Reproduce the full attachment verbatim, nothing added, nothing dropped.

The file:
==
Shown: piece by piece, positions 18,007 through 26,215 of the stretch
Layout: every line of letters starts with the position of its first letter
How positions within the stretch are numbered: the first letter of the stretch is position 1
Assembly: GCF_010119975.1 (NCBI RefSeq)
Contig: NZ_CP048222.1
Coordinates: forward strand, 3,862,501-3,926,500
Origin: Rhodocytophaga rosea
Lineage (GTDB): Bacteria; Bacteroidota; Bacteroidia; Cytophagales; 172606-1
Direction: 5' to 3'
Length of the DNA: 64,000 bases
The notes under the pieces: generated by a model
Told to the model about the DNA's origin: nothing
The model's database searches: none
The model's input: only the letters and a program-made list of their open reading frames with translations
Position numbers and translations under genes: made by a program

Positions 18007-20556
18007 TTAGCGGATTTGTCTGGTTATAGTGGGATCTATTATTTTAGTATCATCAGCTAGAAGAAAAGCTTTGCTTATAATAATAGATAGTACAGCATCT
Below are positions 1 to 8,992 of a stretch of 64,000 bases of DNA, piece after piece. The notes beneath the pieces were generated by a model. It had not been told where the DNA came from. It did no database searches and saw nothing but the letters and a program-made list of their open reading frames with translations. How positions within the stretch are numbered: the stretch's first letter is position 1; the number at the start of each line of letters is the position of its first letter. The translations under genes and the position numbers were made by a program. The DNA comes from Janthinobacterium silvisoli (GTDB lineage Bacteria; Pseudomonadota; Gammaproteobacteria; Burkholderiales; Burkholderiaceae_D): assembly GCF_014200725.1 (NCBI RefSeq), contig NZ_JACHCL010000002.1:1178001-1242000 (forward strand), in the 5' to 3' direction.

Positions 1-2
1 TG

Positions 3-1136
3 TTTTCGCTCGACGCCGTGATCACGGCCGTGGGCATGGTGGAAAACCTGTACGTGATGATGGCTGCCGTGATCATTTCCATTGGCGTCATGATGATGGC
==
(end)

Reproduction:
Shown: piece by piece, positions 18,007 through 26,215 of the stretch
Layout: every line of letters starts with the position of its first letter
How positions within the stretch are numbered: the first letter of the stretch is position 1
Assembly: GCF_010119975.1 (NCBI RefSeq)
Contig: NZ_CP048222.1
Coordinates: forward strand, 3,862,501-3,926,500
Origin: Rhodocytophaga rosea
Lineage (GTDB): Bacteria; Bacteroidota; Bacteroidia; Cytophagales; 172606-1
Direction: 5' to 3'
Length of the DNA: 64,000 bases
The notes under the pieces: generated by a model
Told to the model about the DNA's origin: nothing
The model's database searches: none
The model's input: only the letters and a program-made list of their open reading frames with translations
Position numbers and translations under genes: made by a program

Positions 18007-20556
18007 TTAGCGGATTTGTCTGGTTATAGTGGGATCTATTATTTTAGTATCATCAGCTAGAAGAAAAGCTTTGCTTATAATAATAGATAGTACAGCATCT
Below are positions 1 to 8,992 of a stretch of 64,000 bases of DNA, piece after piece. The notes beneath the pieces were generated by a model. It had not been told where the DNA came from. It did no database searches and saw nothing but the letters and a program-made list of their open reading frames with translations. How positions within the stretch are numbered: the stretch's first letter is position 1; the number at the start of each line of letters is the position of its first letter. The translations under genes and the position numbers were made by a program. The DNA comes from Janthinobacterium silvisoli (GTDB lineage Bacteria; Pseudomonadota; Gammaproteobacteria; Burkholderiales; Burkholderiaceae_D): assembly GCF_014200725.1 (NCBI RefSeq), contig NZ_JACHCL010000002.1:1178001-1242000 (forward strand), in the 5' to 3' direction.

Positions 1-2
1 TG

Positions 3-1136
3 TTTTCGCTCGACGCCGTGATCACGGCCGTGGGCATGGTGGAAAACCTGTACGTGATGATGGCTGCCGTGATCATTTCCATTGGCGTCATGATGATGGC